The Trump administration will unveil a tax reform plan very soon and expects it will be approved by Congress this year whether a healthcare overhaul happens or not, Treasury Secretary Steven Mnuchin said on Thursday.
“It will be soon, very soon,” Mnuchin told a conference on the sidelines of the IMF and World Bank spring meetings in Washington.
Mnuchin said the Treasury was working on tax reform options “day and night” but he gave few specifics. “It will be sweeping, it will be significant and it will create a lot of economic growth,” he said.
President Donald Trump campaigned on promises to lower taxes and boost economic growth. Trump, who took office in January, suffered a setback last month when the Republican-controlled Congress pulled a proposal to overhaul health care rules that would have generated savings for public coffers.
Trump has since said the administration will continue trying to replace health care legislation enacted by his predecessor, Barack Obama, though Mnuchin said tax reform will move forward even if health laws stay the same.
“Whether health care gets done or health care doesn’t get done, we’re going to get tax reform done,” he said,
Trump’s tax plan would lower rates but most of the revenue lost under that plank of the reform would be gained back by boosting economic growth, Mnuchin said. “The plan will pay for itself with growth.”
(Reporting by Jason Lange and Lindsay Dunsmuir; Editing by Chizu Nomiyama)
GOP leaders in open warfare with Trump’s White House as another government shutdown looms
According to a report in the Washington Post, GOP leaders are at an impasse with the White House on future budget concerns as President Donald Trump's chief of staff -- which is leading to fears of another government shutdown.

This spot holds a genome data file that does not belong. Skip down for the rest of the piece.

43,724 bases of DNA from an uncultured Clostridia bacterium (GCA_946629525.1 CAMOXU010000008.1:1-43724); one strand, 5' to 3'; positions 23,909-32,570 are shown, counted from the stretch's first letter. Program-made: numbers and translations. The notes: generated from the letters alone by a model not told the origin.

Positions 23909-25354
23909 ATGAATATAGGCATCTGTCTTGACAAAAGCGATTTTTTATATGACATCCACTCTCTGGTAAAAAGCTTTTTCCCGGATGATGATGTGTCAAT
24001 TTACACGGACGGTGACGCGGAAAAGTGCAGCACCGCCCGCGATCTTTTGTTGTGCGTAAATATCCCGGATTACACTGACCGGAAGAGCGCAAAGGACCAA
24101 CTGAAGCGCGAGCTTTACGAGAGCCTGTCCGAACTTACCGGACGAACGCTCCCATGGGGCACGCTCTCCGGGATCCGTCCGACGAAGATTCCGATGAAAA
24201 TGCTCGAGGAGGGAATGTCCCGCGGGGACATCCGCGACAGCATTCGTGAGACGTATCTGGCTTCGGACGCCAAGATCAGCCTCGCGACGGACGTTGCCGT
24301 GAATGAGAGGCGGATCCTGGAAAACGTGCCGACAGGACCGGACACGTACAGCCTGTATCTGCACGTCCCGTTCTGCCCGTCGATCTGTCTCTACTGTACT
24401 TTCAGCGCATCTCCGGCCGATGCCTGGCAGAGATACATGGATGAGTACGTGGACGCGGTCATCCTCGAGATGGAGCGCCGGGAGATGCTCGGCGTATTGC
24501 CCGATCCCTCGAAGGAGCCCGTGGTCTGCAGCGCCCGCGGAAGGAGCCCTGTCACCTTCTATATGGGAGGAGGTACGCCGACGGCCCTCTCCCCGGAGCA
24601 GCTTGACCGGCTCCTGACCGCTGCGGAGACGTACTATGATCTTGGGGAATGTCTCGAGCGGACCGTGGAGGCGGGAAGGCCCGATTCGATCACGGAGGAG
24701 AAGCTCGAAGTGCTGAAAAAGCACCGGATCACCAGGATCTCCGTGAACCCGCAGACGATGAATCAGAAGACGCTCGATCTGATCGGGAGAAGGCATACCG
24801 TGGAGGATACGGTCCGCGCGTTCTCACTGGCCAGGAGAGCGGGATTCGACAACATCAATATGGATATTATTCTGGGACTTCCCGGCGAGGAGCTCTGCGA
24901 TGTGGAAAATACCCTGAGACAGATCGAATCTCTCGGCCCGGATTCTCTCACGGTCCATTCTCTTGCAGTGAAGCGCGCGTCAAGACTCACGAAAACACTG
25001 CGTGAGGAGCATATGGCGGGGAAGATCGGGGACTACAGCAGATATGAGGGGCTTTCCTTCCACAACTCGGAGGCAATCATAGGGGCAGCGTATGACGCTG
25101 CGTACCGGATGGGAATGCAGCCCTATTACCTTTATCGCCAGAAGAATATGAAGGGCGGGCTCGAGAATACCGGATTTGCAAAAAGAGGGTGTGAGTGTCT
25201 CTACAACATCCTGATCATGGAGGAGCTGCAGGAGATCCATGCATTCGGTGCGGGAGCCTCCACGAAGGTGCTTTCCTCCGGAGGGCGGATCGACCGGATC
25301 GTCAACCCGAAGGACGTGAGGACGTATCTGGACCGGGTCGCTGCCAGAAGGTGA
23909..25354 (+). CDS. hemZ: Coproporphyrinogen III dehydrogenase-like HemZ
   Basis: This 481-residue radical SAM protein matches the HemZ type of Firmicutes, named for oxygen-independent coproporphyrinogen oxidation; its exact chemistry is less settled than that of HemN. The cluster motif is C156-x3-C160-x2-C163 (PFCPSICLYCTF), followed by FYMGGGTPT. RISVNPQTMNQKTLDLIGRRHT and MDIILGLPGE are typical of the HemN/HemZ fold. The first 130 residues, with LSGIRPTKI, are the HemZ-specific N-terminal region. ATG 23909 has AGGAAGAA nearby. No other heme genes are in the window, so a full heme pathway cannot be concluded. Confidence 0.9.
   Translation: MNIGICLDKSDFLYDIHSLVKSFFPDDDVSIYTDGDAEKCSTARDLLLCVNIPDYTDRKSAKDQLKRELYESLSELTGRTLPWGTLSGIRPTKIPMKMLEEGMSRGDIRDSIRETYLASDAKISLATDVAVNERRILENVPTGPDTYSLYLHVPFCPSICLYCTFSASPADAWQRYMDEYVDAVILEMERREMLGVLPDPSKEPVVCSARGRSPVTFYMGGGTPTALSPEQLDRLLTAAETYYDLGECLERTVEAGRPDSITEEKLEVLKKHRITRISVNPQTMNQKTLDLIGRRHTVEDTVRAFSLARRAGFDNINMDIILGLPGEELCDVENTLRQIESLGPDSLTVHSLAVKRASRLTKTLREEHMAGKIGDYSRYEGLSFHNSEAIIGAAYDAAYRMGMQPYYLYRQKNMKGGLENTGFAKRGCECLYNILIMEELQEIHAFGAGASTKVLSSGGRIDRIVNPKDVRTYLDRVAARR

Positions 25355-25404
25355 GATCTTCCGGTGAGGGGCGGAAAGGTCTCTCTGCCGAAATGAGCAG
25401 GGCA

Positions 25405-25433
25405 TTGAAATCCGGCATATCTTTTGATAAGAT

The report states, "GOP leaders have spent months cajoling President Trump in favor of a bipartisan budget deal that would fund the government and raise the limit on federal borrowing this fall, but their efforts have yet to produce a deal."
Trump Twitter-snarls at ‘Impeachment Day’ protesters as the product of ‘Radical Left Democrats’
President Donald Trump lashed out at Impeachment Day protesters on Twitter on Sunday morning, downplaying their efforts after seeing a report on Fox News.
Taking to Twitter the president wrote, "Yesterday was the Radical Left Democrats big Impeachment day. They worked so hard to make it something really big and special but had one problem - almost nobody showed up. “The Media admits low turnout for anti-Trump rallies ...saying enough. Democrat voters want to hear the politicians talking about issues. This is a huge distraction and will only help Donald Trump get elected. 'Greatest President since Ronald Reagan' said a counter-protester. LehighValleyLive."
Trump’s first term: hits and misses
"Promises made, promises kept," goes one of President Donald Trump's main 2020 reelection slogans. Is that true?
Here are some of the key policy hits and misses -- comparing his accomplishments to his promises -- from a tumultuous first term.
- HITS -
The economy will be Trump's major selling point.
GDP grew 3.1 percent in the first quarter of 2019 and the last recession was a decade ago. Unemployment is at a 50-year low of 3.6 percent.
Trump's frequent claim that the economy is probably "the best" in US history is an exaggeration, though.
Economists see growing dangers, including exploding government debt and growing backlash from Trump's aggressive trade policies, especially with China.